Spoken text

I have a very good friend who is legally blind. He is 85 years old and gets around very well for someone who has difficulty seeing. He goes to work everyday and presides at family court. We visit a lot and he tells me about his grandson that he is very proud of and his five daughters and their families. I often mention books that I’m reading and he shares audio books that he’s been listening to. Recently I wanted to get a recording of a book that was published in 1921 and though I’ve scoured the Internet I’ve been unable to find a recorded version of the book. I tried using Espeak on my Ubuntu notebook. I’m not as good with Espeak as I’d like to be.  Tonight I set out to find a website that had text to speech capabilities. I found Spoken Text.  The examples seem to imply that their system is better. I hope so as I’d really like my friend to have a chance to hear this book.  I almost forgot to mention that I wanted him to hear “Conquest of Fear” by Basil King. I thought it might mean more to him as the book is about the authors own struggle with blindness and fear.

My friend is one of my spiritual advisors and last night he was happy to hear that I’m going to return to graduate school. He’s been helping me to examine where I’m going and he’s delighted that I’m doing something positive.  I hope that you who visit here might keep me in your prayers. I haven’t made a final decision on schools and specific programs of study.  As always it is difficult choosing.  As usual in making this decision, I’m projecting, worrying about money that  I haven’t even spent yet.

4 Replies to “Spoken text”

  1. Not to be too old-fashioned/pedantic but might it not be a more beautiful thing for you to record the book for him yourself? You could do it a chapter or so at a time, allowing yourself to immerse in a text that obviously means a lot to you and hearing it in your voice might be really meaningful to him.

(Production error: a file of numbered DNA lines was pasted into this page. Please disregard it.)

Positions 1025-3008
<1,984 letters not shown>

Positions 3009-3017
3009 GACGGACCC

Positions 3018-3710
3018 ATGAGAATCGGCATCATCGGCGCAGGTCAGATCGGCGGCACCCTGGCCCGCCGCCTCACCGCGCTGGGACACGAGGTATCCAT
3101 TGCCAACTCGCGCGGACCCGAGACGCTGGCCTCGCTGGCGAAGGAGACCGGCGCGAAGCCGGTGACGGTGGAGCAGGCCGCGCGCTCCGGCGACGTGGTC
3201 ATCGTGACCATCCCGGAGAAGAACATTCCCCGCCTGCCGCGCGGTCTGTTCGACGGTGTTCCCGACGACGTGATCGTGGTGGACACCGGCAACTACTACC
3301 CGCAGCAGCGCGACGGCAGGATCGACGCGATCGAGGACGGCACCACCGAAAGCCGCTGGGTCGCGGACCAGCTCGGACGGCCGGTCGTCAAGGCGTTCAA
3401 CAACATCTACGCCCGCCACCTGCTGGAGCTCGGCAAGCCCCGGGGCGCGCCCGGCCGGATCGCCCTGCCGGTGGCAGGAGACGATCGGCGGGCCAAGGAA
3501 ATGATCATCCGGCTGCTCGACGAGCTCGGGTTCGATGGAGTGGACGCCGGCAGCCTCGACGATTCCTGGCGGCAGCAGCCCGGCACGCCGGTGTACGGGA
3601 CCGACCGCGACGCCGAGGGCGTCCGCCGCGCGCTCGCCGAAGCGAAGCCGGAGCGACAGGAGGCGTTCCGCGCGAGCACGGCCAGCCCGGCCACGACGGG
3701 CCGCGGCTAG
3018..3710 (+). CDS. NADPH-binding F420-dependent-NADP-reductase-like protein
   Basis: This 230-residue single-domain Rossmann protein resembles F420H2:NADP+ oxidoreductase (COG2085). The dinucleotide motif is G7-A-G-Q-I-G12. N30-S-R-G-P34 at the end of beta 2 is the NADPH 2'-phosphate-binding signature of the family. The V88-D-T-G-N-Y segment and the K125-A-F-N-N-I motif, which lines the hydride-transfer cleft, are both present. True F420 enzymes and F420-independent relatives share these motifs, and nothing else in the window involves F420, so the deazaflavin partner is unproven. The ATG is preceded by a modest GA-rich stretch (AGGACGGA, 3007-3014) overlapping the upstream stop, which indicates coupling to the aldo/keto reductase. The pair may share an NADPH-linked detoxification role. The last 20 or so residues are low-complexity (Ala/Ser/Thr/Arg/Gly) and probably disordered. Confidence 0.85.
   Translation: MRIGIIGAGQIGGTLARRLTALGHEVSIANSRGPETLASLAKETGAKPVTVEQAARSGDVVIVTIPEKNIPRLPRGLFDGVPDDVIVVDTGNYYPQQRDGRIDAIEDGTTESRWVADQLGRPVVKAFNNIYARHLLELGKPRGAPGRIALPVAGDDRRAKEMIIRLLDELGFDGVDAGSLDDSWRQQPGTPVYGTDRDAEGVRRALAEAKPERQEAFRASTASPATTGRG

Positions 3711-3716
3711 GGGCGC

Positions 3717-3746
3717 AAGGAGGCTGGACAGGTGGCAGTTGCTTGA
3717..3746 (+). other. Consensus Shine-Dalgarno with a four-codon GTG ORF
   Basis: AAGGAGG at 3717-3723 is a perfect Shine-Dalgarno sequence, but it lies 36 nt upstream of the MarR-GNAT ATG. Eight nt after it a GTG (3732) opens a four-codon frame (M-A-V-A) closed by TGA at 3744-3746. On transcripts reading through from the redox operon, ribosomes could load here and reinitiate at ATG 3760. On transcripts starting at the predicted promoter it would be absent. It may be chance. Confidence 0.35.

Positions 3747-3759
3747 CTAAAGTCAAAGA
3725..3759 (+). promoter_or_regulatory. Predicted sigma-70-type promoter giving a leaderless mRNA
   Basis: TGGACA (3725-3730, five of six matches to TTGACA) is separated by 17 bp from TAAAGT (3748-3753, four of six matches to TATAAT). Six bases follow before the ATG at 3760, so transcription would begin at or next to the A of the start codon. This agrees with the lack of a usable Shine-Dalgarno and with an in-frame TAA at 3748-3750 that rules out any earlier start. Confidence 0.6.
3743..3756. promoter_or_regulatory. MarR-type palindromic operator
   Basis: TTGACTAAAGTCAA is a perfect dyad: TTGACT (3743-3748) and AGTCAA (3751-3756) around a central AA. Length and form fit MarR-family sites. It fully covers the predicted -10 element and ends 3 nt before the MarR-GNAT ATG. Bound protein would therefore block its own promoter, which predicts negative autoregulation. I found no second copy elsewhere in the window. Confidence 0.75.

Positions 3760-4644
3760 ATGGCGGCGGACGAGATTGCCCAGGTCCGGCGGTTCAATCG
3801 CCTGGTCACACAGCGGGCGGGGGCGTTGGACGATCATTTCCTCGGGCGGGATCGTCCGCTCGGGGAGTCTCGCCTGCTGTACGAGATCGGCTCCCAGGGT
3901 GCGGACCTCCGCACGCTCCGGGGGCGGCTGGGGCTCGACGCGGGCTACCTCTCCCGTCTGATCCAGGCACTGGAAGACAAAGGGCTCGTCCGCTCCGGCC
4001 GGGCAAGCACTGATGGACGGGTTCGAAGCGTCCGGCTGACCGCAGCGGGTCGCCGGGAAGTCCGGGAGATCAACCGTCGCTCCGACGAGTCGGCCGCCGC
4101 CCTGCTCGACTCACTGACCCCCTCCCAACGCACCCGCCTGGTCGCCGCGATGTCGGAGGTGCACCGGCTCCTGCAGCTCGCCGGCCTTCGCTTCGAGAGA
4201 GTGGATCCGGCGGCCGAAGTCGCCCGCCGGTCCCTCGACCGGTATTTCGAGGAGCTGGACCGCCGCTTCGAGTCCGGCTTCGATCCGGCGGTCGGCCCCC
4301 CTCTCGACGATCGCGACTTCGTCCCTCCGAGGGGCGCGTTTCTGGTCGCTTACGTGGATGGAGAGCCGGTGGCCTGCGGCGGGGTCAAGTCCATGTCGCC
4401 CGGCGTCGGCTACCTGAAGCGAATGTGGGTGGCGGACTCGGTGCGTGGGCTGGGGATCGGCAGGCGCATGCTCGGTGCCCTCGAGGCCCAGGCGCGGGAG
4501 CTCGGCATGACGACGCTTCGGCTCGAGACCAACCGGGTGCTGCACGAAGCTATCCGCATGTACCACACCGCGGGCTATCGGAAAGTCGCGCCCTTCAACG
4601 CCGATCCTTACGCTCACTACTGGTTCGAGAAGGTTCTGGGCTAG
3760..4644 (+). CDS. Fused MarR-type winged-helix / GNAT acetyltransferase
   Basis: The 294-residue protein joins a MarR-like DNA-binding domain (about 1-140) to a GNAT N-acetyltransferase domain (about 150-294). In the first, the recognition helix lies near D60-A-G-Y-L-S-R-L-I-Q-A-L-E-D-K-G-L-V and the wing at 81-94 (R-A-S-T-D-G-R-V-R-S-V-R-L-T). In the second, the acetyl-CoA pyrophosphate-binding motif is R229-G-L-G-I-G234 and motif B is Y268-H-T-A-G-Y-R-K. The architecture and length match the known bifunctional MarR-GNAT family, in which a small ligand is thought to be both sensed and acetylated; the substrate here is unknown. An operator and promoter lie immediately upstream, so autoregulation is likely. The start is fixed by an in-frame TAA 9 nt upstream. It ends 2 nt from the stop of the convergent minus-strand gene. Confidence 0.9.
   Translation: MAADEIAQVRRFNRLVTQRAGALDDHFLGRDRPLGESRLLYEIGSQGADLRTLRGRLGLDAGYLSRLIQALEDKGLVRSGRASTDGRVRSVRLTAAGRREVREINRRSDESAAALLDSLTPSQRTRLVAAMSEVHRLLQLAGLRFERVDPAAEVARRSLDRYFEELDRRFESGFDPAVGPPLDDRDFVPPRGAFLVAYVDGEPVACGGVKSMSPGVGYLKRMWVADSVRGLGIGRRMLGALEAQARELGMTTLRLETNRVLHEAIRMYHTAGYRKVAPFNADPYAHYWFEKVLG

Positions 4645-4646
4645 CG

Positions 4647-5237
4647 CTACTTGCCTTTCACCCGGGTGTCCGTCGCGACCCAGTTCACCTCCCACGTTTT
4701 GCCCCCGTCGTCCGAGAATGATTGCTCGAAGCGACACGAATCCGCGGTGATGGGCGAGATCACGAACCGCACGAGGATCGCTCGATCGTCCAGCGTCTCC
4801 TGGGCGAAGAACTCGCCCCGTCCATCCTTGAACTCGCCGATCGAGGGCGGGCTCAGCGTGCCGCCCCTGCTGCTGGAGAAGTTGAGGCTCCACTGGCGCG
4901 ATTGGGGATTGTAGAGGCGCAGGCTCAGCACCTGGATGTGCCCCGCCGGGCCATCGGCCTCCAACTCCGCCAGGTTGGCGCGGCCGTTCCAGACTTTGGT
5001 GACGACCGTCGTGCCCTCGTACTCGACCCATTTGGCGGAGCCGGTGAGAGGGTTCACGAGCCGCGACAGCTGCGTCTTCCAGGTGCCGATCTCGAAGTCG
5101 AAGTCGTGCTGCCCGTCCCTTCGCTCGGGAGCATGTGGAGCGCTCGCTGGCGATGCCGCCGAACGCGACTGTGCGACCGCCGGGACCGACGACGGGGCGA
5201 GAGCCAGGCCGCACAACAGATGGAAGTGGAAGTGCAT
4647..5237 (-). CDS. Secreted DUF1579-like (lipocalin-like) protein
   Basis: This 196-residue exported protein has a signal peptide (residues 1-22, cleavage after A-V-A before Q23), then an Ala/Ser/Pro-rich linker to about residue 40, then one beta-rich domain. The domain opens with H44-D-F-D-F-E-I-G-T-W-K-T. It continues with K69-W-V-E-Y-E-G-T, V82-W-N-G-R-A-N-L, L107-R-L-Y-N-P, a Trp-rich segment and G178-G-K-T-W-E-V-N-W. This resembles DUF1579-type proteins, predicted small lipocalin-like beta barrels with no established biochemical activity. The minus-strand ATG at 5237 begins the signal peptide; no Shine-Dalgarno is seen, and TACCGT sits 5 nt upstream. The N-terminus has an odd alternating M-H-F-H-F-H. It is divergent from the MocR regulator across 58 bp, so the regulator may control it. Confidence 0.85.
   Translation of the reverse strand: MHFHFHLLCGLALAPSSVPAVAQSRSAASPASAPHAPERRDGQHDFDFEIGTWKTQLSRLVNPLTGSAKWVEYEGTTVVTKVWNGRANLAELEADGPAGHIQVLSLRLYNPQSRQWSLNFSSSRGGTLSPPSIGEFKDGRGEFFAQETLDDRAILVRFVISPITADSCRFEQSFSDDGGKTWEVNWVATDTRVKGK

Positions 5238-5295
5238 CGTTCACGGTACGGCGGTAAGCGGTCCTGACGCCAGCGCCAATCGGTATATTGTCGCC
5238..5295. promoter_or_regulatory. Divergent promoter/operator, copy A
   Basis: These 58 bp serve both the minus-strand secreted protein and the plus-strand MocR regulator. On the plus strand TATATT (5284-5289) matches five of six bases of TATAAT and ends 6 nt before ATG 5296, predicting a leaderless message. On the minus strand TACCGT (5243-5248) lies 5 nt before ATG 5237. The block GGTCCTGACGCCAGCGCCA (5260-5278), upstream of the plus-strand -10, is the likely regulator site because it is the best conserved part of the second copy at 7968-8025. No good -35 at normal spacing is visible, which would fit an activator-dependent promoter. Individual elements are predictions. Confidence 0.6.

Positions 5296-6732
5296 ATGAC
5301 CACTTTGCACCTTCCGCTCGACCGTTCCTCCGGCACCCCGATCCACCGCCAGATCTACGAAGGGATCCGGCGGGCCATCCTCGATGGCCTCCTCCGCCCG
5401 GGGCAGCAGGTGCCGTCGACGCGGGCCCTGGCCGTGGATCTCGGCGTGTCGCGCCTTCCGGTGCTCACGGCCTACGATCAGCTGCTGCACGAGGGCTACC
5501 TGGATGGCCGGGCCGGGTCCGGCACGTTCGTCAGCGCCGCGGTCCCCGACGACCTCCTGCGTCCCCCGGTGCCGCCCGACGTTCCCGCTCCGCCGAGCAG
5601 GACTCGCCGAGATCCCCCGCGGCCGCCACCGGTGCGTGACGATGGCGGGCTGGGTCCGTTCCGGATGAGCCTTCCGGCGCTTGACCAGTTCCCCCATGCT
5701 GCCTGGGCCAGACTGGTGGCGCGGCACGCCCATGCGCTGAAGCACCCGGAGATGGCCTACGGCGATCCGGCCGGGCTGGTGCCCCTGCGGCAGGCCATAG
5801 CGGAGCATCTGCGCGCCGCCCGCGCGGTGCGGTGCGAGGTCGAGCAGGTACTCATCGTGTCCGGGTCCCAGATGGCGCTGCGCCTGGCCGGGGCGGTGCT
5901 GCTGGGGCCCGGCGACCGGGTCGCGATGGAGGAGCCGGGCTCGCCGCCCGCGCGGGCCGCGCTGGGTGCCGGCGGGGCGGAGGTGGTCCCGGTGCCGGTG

I’m a worrier too. I do think there can be something learned from the weighing of the possibilities, just sitting with the choices, feeling all of your fears about something. As long as the worries don’t make so much noise you can’t hear the right path forward. Blessings on your journey.

  2. Yes, you’re right and I might just record it for him. In fact I’ll probably get even more out of the book by reading it for him. I have to get a mic hooked up to my notebook. I’ve used Audacity to record other items. Thanks for the prayers I could feel them last night as I slept. I’m more at ease this morning and more directed too. I was reading Deepak Chopra’s “The Seven Spiritual Laws of Success,” and I re-read “The Power of Intention.” I’ve intuited that in my life before but now its coming on stronger for me along with what Basil King writes about in “Conquest of Fear.” Thank you for stopping by and offering your thoughts. 😉 Don

  3. I’ve attempted to record a book once*, and it wasn’t easy. My advice: a really good microphone (I made the mistake of starting out with a cheap karaoke one), some time set aside just to read, and good software make all the difference. A quick read-through of the chapter you’ll be recording doesn’t hurt, either.

    You might call your state’s Library for the Blind and Physically Handicapped (a program that is partially supported by the Library of Congress.) for further help.

    They have people who record books every day and can probably give good advice. (For full disclosure, I worked for the Maryland program for a while until funding for my position was withdrawn by the politicians. It’s a great service, and I still miss working there.)


    * I was trying to record “A Christmas Carol” by C. Dickens for my dad while he was deployed. In the end, I gave up and recorded a story by O. Henry instead.

  4. Thank you for the very good suggestions. I’ll try to contact the Talking Books and Braille Library at NYSED. Once again blogging proving to be an answer to some of my problems. 🙂 Don

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